SOCKS (socket secure) is a protocol for proxy. A socket is an endpoint of communication.

Why is SOCKS named after socket? How are they related?

  • You did ask the same question a few days ago on stackoverflow. If the answer there is not sufficient for you then please detail what you don't understand instead of asking exactly the same question again somewhere else. And note that SOCKS and socket are not specifically related to UNIX. – Steffen Ullrich Oct 15 '15 at 3:54
  • @SteffenUllrich good point about this not been particularly *nix related, but neither is it programming related. Almost feels like it actually belongs in superuser... maybe there's another copy of this Q there ;) – DanSut Oct 15 '15 at 12:09
  • @SteffenUllrich: Thanks. I was not sure if you reply was correct, so I asked here for others' opinions. Sorry. – Tim Oct 15 '15 at 15:58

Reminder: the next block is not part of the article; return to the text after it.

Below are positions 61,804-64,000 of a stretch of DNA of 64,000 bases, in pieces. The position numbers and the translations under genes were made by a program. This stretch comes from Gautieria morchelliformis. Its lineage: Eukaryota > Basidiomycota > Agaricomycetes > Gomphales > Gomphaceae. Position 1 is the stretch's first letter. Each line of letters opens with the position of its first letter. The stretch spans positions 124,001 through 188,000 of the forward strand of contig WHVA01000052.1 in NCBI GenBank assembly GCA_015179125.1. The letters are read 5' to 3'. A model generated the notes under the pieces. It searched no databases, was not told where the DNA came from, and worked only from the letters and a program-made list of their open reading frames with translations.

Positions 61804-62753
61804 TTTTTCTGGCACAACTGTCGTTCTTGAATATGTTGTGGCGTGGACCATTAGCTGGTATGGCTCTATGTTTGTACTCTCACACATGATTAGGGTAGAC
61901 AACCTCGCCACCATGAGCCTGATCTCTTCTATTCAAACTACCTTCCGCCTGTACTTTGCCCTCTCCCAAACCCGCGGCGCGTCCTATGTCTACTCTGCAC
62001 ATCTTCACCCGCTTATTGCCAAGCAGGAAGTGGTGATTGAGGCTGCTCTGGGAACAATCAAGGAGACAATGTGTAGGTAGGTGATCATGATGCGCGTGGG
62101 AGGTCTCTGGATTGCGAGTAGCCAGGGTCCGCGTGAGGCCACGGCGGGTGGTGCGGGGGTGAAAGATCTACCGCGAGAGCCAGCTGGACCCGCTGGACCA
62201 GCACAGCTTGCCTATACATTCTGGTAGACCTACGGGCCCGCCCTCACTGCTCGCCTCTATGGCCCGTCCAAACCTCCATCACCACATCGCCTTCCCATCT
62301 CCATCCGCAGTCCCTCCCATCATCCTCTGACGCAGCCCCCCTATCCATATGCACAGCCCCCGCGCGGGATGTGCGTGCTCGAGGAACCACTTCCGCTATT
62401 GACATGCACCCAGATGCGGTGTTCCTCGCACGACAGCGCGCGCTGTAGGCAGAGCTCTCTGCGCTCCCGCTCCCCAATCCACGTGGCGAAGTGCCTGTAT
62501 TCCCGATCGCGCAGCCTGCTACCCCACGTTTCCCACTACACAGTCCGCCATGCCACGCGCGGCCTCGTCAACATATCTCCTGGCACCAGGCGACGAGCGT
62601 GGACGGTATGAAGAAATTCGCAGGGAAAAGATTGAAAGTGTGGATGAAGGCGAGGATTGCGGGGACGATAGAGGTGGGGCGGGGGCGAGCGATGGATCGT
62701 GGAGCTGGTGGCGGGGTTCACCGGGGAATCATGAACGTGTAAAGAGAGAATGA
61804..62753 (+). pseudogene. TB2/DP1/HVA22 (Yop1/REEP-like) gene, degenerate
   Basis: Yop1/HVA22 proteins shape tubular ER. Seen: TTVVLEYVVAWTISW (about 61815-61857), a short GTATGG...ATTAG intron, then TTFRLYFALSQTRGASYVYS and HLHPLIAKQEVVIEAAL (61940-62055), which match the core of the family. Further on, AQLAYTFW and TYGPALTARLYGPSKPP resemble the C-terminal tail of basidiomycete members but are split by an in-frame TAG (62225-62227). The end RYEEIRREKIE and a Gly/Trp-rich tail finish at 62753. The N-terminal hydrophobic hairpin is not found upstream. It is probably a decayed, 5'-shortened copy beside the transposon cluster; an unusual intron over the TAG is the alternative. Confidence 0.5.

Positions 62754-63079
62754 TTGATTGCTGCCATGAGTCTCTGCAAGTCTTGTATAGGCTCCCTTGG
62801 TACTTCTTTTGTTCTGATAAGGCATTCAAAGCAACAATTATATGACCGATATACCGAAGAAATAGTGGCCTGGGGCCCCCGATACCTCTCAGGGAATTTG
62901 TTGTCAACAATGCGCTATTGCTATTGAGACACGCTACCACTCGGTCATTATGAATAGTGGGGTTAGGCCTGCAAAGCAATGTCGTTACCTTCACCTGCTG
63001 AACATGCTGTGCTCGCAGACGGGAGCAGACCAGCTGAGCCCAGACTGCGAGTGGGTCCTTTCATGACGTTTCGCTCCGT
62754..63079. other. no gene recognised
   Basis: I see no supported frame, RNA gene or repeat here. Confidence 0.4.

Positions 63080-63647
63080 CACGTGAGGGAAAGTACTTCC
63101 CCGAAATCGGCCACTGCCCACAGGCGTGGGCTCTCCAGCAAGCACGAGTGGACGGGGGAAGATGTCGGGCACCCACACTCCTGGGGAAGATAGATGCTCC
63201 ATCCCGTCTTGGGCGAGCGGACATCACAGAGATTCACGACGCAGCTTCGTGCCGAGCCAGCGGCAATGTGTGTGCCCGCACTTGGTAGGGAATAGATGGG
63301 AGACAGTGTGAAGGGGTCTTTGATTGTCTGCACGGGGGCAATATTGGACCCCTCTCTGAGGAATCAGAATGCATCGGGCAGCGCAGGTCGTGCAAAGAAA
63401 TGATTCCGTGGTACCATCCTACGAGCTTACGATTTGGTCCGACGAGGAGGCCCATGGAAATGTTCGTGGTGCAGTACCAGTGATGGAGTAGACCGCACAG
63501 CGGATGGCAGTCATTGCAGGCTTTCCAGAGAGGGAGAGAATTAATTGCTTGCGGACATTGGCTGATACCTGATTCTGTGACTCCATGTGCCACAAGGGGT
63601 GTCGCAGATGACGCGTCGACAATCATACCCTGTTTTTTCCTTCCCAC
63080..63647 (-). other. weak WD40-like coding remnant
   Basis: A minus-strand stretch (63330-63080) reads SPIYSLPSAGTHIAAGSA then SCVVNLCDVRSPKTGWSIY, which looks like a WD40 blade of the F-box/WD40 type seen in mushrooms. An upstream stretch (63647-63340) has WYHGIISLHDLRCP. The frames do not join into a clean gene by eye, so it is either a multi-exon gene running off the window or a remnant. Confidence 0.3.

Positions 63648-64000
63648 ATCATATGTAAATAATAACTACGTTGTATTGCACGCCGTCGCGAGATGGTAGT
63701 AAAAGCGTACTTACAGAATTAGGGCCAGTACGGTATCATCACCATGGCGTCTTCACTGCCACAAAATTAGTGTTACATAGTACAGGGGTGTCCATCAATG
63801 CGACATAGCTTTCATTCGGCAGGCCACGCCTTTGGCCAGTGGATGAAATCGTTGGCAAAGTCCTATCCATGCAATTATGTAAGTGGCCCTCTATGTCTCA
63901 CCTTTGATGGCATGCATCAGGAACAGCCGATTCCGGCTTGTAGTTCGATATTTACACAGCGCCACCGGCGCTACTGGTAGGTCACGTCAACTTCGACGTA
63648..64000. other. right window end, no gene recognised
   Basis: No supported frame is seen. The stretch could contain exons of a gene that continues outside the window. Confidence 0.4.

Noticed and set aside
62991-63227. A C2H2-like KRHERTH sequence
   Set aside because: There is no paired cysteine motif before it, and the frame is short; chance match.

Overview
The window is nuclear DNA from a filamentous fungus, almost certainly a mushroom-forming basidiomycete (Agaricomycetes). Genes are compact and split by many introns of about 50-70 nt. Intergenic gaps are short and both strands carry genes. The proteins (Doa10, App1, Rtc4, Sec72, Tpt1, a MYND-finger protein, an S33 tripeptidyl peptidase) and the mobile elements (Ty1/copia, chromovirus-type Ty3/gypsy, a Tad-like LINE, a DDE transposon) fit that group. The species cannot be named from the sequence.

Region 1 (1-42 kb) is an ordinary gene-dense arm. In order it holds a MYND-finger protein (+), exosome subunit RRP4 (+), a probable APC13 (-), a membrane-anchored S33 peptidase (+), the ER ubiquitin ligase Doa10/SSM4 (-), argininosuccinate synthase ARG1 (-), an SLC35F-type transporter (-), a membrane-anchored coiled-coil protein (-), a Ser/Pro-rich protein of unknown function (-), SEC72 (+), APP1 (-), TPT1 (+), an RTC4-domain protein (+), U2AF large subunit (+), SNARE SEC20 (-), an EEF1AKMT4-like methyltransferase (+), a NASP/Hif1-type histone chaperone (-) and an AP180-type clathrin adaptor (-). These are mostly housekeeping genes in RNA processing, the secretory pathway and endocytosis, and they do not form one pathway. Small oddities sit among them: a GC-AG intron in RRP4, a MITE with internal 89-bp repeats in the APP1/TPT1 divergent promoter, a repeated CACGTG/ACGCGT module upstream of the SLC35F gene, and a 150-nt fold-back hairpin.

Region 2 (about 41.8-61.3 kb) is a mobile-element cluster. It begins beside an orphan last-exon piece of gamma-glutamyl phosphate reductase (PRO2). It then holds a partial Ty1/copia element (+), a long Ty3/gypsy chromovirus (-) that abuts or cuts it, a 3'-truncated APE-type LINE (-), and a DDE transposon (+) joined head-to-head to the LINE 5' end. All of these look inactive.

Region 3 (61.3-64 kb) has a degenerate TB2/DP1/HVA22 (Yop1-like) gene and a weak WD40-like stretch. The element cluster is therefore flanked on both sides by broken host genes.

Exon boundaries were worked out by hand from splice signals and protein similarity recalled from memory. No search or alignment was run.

• @DanSut: Can you find another copy? ;) – Tim Oct 15 '15 at 15:59
  • @Tim I was jesting but it does not appear you have asked there... yet. Maybe my answer will be good enough ;) I do find it interesting your SO and U&L SE accounts aren't connected though :/ You've obviously been on SE for eons though so I'm sure know all the tricks. – DanSut Oct 15 '15 at 16:05

The original FAQ tells us SOCK-et-S was its initial internal development name.

I would guess this was chosen for the simple reason that it is a proxy for socket based protocols. Only TCP up to SOCKSv4 and then with SOCKSv5 UDP as well.

| improve this answer | |

Your Answer

By clicking “Post Your Answer”, you agree to our terms of service, privacy policy and cookie policy

Not the answer you're looking for? Browse other questions tagged or ask your own question.